Kicking Towards a Goal For Equal Pay


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(Getty Images)

Dating back to April 2016, female athletes on the United States Women’s National Soccer Team (USWNT) have been voicing their complaints over unequal pay compared to the United States Men’s National Soccer Team (USMNT). Their fight began six years ago when fiveUSWNT stars including, Meghan Rapinoe and Alex Morgan filed a complaint to the federal Equal Opportunity Commision.

The women pointed out to ESPN that, “both the women’s and men’s teams are required to play a minimum of 20 friendly games per year.” Where the inequality comes in is that “the women get a bonus of $1,350 only if they win a friendly, however the men are guaranteed $5,000 no matter the outcome and can make up to $17,625 each game.” This was just one example that the USWNT players brought to light in their complaint against U.S Soccer. Following the accusations, the USWNT members received little to no change in their pay. However, their fight wasn’t done yet.

Nearly three years later in March 2019, the USWNT filed a gender discrimination lawsuit against U.S. Soccer. They accused U.S Soccer, the sports governing body within the United States, of paying lower salaries to women and for subjecting them to more dangerous playing conditions. They asked for $67 million in payback and compensation. Four months later, the USWNT brought home their 4th world championship, more than any other country to ever do so. After their World Cup win, Meghan Rapinoe reported, “I think we’re done with: ‘Are we worth it? Should we have equal pay? [Are] the [male and female] markets the same?’ Yada, yada. Everyone is done with that. Fans are done with that. The players are done with that …” For purposes of comparison, the U.S. men’s national team has never won a world championship and didn’t even qualify for the World Cup in 2018.

Following the lawsuit, U.S. Soccer Federation President Carlos Cordiero argued that the female athletes have less skill compared to their male counterparts. For that comment he received so much criticism that in March 2020 he ultimately apologized and resigned from his position.

USWNT fans support the strides for equal pay (ESPN)

Furthermore, the Washington Post states that “a U.S. District Court judge in California rejected the notion that the U.S. women’s players have been underpaid relative to the men but ruled that the players’ additional claims of unequal treatment in terms of travel, medical staff and training equipment can go forward.” It was noted by Judge R. Gary Klausner that the U.S. women had agreed to a different pay structure that includes more security than the men.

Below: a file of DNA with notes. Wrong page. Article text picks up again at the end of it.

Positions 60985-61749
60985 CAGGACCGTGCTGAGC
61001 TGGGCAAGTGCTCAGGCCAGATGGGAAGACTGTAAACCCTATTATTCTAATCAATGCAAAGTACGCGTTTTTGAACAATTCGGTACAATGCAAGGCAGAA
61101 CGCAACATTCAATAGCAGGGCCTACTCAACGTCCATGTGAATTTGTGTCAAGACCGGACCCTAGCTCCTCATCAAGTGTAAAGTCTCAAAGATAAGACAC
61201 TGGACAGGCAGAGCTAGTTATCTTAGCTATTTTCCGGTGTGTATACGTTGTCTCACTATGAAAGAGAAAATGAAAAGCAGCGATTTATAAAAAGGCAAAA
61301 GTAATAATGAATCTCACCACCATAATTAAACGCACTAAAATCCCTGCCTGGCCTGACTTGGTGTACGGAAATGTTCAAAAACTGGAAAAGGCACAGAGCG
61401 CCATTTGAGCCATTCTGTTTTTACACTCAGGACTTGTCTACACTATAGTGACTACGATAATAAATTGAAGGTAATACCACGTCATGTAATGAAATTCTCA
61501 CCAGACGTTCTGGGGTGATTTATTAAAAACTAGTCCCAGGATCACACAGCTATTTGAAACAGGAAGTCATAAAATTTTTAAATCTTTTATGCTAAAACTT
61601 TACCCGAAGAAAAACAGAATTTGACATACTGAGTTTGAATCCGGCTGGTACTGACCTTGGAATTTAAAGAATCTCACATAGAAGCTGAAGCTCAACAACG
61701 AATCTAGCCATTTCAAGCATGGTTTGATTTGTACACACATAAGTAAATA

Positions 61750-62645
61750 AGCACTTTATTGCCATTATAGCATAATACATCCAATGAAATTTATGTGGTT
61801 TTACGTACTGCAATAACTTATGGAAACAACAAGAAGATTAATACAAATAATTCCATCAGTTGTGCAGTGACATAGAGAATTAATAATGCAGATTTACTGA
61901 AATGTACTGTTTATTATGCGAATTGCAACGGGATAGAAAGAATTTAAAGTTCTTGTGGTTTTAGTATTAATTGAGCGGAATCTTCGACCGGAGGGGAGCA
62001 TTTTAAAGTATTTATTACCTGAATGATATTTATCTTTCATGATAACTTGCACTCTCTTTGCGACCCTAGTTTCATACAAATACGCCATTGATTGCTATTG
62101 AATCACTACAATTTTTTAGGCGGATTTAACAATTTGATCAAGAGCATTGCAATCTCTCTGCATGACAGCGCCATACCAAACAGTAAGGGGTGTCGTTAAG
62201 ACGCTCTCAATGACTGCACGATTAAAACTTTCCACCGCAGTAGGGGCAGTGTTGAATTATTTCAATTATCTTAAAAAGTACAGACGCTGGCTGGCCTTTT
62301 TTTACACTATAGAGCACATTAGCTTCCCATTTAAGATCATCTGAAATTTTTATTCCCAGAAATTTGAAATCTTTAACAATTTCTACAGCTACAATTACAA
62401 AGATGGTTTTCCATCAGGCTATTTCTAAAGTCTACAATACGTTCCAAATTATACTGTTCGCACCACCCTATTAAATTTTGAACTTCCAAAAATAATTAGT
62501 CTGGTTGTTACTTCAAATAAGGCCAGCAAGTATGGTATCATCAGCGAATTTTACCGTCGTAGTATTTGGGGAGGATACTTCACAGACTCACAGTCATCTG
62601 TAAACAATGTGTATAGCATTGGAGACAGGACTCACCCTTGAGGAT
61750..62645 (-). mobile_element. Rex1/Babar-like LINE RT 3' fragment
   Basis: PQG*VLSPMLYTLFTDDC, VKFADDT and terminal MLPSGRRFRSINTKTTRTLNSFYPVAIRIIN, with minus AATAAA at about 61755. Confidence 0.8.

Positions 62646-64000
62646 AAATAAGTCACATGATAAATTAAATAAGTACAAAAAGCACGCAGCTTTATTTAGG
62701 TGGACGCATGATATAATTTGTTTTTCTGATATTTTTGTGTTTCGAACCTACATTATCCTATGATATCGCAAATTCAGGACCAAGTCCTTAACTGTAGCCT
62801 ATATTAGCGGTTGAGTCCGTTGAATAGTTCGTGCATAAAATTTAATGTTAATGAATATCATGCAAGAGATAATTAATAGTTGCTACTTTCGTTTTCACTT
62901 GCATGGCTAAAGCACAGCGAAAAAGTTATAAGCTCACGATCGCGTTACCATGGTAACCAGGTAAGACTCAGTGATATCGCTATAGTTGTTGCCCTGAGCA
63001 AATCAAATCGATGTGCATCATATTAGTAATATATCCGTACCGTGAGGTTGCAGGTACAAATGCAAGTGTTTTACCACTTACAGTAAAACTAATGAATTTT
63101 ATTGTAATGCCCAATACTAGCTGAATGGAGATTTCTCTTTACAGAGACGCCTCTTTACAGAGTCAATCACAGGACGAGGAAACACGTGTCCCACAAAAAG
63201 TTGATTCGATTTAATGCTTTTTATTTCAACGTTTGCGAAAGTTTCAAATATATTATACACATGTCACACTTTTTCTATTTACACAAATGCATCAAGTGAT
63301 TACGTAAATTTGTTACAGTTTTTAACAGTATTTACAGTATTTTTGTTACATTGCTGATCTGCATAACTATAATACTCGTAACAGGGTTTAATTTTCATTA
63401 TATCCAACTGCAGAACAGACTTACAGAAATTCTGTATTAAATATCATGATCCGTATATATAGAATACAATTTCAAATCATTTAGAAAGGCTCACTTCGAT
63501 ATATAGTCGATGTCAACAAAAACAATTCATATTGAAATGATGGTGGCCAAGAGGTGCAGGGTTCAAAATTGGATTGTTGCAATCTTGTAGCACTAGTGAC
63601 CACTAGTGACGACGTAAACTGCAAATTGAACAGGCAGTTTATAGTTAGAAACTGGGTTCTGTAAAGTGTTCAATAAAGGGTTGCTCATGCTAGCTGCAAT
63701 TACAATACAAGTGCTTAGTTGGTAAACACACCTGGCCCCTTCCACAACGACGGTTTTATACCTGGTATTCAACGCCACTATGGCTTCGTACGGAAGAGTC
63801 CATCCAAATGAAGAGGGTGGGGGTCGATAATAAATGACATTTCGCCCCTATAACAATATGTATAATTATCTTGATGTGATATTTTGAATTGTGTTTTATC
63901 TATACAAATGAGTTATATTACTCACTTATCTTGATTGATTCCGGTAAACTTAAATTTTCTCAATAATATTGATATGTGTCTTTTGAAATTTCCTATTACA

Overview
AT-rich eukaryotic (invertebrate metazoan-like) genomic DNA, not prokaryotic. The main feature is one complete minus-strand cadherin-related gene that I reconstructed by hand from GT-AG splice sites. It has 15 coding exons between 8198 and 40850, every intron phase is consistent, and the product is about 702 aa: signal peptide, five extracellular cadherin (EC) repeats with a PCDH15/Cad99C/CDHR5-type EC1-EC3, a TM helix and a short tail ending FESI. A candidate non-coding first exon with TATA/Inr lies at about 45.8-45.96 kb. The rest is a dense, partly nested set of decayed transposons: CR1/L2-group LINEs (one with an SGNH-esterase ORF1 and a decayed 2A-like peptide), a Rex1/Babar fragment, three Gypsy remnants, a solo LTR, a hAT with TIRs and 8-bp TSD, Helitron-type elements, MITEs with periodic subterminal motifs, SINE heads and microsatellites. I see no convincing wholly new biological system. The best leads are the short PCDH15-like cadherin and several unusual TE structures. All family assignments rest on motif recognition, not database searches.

Although the lawsuit did not result in any pay changes, it did result in an agreement over equal working conditions compared to the men’s team. AP News reported that, “ The USSF agreed to provide equal resources to both the men’s and women’s teams for chartered flights. The federation also will maintain comparable budgets for accommodations and ensure the women stay in top-quality hotels.” At the time this was a big step forward in the fight for equality in sports.

Ultimately, after six years of complaints, lawsuits, and court rulings on February 22, 2022 the USWNT players reached a $24 million settlement with U.S. Soccer. The settlement also resulted in an agreement to pay the men and women equally going forwards. The original 28 players who filed the lawsuit back in 2019 received $22 million. The additional $2 million establishes a charitable fund for women’s and girls’ soccer. However, the total amount does fall short of the $67 million they had originally asked for back in 2019.

USWNT forward Meghan Rapinoe told NBC’s TODAY show, “For us, this is just a huge win in ensuring that we not only right the wrongs of the past, but set the next generation up for something we only dreamed of. She added, “we are really in the midst of an incredible turning point in women’s sport.”

USWNT celebrates their 2019 World Cup win (ESPN)

Even with this giant step, the work of the U.S. women’s national soccer team is not done yet. Alex Morgan, USWNT forward, told the TODAY show, “U.S. Soccer has agreed to equalize the prize money moving forward, obviously we call on FIFA to truly equalize that for men’s and women’s tournaments, that’s really what we set out to do. Equalize on all fronts.”

Following the agreement, U.S. Soccer and the USWNT stood together and said, “Getting to this day has not been easy. The U.S. Women’s National Team players have achieved unprecedented success while working to achieve equal pay for themselves and future athletes. Today, we recognize the legacy of the past USWNT leaders who helped to make this day possible, as well as all of the women and girls who will follow.”